Ginnie doesn’t give many things much forethought. (Me: Of course not. Does any adolescent?) She might ponder the assignment while riding her horse, but after putting off the assignment until the last possible minute, she would come up with some fantastical idea and make it work. Her imagination is limitless. ‘Can’t’ and ‘no’ aren’t words that exist in her personal dictionary.
Me: Where and how do you manage to write with 12 children running around?
Monique: I usually write in my room while trying to be available to my kids if they need me. If I have a deadline, sometimes I hide at a restaurant and try not to feel guilty about it. (Me: Hmmm . . . I wonder which restaurant?) Next year will be the first time all of my children will be in school full time. I am looking forward to some guilt-free writing time.
Me: Have some of them now grown up and gone off to college or on missions?
Monique: My three oldest daughters live elsewhere. One is married, one has a good job, and the third is in an intense educational program. My oldest son is serving a mission for our church and my second oldest son is preparing for one. My baby turns five in December.
Me: What led you to become a foster parent?
Monique: I had an aunt who was a foster mom. As a teen, I loved babies and writing, probably in that order. I always wanted a bunch of kids. Fostering seemed to be a good way to do what I loved and help my corner of the world.
Me: Have you considered writing any other genre? If so, what and why?
Monique: Yes. I am taking a lot of writing classes and everyone I know writes fantasy. I used to read a lot of fantasy and like the idea of writing stories with magical or fantastical elements in them. For now, though, I am expanding my ‘slice of life’ stories. I am finishing up a family drama about a 19-year-old who inherits his 3 teenage brothers and kid sister, as well as the family ranch, when his parents come back from their second honeymoon in caskets. It’s called RYDING THROUGH TROUBLED WATERS and should be availabel by Thanksgiving.
Me: When will you know you’ve truly made it as a writer?
Monique: When a reader gains courage to do something they didn’t think they could. Ginnie is an impulsive person with her heart in the right place. Ginnie doesn’t care much about policies, but she cares deeply for her friends and family. She never intentionally breaks a rule, but doesn’t mind going around or through them when someone she loves needs help. Her best friend, Tillie, starts out a timid girl who was abused and abandoned by her birth father. Ginnie gives Tillie courage to face her fears and become more than Tillie ever thought she could be. Tillie is also a stabilizing force for Ginnie. The two complement each other nicely, as well as Ginnie’s twin brother, Toran.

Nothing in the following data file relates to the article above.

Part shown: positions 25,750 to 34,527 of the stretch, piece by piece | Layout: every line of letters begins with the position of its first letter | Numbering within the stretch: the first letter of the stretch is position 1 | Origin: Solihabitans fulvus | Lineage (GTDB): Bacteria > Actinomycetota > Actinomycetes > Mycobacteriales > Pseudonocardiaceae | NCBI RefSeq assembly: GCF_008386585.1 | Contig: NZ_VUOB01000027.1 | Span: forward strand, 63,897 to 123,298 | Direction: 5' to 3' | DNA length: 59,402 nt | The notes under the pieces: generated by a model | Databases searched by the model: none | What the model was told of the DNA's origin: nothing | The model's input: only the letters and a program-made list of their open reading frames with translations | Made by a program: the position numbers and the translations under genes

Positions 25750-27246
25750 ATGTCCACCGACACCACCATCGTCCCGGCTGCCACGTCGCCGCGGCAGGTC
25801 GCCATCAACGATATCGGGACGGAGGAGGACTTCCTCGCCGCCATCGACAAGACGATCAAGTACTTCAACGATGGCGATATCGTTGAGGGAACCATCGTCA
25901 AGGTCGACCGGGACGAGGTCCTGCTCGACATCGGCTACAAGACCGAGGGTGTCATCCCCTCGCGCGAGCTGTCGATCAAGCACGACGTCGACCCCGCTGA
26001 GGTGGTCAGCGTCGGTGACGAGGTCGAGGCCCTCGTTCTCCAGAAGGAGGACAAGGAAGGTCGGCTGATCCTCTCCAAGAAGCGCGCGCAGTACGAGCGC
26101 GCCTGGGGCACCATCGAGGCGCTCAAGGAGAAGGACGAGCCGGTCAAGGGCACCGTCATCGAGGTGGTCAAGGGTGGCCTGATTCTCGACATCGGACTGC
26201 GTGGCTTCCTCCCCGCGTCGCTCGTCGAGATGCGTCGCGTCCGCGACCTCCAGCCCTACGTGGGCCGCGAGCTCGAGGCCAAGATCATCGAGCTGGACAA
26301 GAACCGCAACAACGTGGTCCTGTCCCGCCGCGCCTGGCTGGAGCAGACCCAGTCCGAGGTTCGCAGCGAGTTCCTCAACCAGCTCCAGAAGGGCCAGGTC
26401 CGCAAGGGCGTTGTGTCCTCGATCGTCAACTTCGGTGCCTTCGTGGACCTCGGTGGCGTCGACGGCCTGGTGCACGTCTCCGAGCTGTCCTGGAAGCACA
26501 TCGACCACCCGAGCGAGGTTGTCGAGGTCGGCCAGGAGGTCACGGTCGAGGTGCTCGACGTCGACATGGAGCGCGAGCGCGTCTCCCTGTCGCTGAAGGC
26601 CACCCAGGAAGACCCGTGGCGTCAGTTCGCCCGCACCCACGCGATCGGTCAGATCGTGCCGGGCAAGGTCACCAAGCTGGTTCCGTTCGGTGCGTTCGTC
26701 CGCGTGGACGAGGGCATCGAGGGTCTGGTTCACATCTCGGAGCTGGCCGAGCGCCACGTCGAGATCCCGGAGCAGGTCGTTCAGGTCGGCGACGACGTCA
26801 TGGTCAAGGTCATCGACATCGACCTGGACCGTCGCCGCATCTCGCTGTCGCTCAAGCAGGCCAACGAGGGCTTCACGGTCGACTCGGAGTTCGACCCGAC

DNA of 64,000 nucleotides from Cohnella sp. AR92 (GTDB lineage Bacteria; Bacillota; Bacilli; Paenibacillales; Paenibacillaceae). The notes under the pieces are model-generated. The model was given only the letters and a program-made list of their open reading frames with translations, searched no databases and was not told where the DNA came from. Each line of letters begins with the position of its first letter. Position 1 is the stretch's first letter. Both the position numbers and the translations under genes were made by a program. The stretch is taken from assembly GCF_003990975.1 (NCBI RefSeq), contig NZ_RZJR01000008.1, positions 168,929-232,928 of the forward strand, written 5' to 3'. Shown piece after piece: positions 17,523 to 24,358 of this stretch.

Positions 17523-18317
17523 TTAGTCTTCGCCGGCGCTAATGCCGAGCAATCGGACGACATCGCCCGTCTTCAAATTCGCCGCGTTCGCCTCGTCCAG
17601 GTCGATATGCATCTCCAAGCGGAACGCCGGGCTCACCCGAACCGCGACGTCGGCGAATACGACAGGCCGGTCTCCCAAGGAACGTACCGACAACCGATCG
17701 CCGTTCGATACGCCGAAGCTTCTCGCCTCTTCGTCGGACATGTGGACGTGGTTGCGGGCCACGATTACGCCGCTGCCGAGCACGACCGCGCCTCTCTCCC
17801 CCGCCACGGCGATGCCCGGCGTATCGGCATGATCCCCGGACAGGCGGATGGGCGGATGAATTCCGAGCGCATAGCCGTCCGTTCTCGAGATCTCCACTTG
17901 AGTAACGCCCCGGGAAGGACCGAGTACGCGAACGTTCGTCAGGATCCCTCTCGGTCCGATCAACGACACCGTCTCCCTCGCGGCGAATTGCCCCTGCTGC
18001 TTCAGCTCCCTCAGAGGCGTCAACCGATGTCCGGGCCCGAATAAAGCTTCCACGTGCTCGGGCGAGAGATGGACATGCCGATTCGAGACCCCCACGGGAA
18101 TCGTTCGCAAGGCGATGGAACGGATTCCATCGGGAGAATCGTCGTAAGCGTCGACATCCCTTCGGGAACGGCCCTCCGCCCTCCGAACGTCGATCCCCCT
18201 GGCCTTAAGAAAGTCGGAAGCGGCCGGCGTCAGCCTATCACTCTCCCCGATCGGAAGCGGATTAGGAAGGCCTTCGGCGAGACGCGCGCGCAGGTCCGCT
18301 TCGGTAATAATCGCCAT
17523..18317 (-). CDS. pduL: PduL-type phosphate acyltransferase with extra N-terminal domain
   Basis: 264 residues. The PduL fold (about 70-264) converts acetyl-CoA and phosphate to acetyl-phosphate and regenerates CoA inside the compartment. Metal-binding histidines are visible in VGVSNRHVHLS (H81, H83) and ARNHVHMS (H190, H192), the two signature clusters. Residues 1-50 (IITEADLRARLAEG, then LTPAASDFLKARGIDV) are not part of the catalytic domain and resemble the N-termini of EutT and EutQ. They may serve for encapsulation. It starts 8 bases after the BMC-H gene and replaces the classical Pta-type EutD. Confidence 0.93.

Me: Finally, which was the better ranch–The Ponderosa (“Bonanza”) or the Barkley ranch (“The Big Valley”) and why, or am I just showing my age here?
Monique: I am too young to remember. :D
(Me: Okay, I’m officially embarrassed . . . and old.)
The ranches I remember well are South Fork (“Dallas”) and the Walton Homestead or farm community of Walnut Grove (“Little House on the Prairie”). The ‘family’ feel of the Waltons and the Ingalls comes through in my books. My first contract offer came because Ginnie reminded the publisher of Ramona Quimby from Beverly Cleary’s series. Ginnie has also been described as a hybrid of Pippi Longstocking and Tom Sawyer. She resonates as a modern day Laura Ingalls or Jo March, as well. A more contemporary example would be Merida from Disney’s “Brave”–she has all of the spirit and attitude–minus the flaming red hair.
Ginnie’s adventures will continue to explore tough modern day issues while embracing a strong, loving family. The Wests aren’t perfect, but they are dependable.
Look for the third book of the Ginnie West Adventure series–SIMPLY WEST OF HEAVEN–to be available this fall. If any reader wants signed copies of Monique’s books, she promises to give them a good deal if they simply email her at monique(dot)bucheger(at)gmail.com. You can also read more about Monique on her blog.
Originally posted 2012-09-15 16:37:21.